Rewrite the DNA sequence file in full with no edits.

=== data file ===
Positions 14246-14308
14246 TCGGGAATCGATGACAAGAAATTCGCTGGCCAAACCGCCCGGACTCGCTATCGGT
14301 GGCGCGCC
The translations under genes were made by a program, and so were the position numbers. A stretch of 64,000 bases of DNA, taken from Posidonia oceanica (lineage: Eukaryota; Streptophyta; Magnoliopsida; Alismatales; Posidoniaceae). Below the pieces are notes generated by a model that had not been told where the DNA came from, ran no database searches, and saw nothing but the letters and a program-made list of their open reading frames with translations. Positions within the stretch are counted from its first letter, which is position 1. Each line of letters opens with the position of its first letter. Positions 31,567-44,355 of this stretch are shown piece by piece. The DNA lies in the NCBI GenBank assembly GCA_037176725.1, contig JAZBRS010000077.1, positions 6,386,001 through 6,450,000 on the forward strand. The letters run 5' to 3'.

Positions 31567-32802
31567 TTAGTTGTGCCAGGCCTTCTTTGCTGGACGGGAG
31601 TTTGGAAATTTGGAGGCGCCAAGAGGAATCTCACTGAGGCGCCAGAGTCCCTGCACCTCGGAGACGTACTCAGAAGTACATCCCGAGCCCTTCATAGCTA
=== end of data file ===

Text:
Positions 14246-14308
14246 TCGGGAATCGATGACAAGAAATTCGCTGGCCAAACCGCCCGGACTCGCTATCGGT
14301 GGCGCGCC
The translations under genes were made by a program, and so were the position numbers. A stretch of 64,000 bases of DNA, taken from Posidonia oceanica (lineage: Eukaryota; Streptophyta; Magnoliopsida; Alismatales; Posidoniaceae). Below the pieces are notes generated by a model that had not been told where the DNA came from, ran no database searches, and saw nothing but the letters and a program-made list of their open reading frames with translations. Positions within the stretch are counted from its first letter, which is position 1. Each line of letters opens with the position of its first letter. Positions 31,567-44,355 of this stretch are shown piece by piece. The DNA lies in the NCBI GenBank assembly GCA_037176725.1, contig JAZBRS010000077.1, positions 6,386,001 through 6,450,000 on the forward strand. The letters run 5' to 3'.

Positions 31567-32802
31567 TTAGTTGTGCCAGGCCTTCTTTGCTGGACGGGAG
31601 TTTGGAAATTTGGAGGCGCCAAGAGGAATCTCACTGAGGCGCCAGAGTCCCTGCACCTCGGAGACGTACTCAGAAGTACATCCCGAGCCCTTCATAGCTA